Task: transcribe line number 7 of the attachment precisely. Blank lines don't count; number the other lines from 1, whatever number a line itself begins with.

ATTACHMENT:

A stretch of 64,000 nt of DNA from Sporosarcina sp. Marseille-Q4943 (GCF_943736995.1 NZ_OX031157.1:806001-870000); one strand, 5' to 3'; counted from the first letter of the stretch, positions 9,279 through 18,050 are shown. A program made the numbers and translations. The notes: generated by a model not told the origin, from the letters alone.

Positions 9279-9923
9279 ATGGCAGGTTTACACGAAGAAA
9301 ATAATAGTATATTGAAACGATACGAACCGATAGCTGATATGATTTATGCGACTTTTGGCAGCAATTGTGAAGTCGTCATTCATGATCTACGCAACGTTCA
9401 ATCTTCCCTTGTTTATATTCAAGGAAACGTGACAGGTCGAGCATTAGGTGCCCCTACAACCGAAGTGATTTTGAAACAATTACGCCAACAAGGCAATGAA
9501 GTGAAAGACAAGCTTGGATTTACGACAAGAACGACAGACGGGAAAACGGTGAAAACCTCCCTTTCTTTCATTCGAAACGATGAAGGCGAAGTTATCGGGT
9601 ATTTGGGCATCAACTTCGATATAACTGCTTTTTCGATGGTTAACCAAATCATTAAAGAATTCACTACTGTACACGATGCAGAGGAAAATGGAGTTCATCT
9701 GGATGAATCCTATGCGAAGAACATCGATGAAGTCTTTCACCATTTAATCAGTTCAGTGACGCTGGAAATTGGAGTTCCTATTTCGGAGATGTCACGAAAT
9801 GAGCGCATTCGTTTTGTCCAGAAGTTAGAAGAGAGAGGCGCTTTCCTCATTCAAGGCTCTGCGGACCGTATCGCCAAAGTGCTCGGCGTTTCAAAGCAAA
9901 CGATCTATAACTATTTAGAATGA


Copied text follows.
9601 ATTTGGGCATCAACTTCGATATAACTGCTTTTTCGATGGTTAACCAAATCATTAAAGAATTCACTACTGTACACGATGCAGAGGAAAATGGAGTTCATCT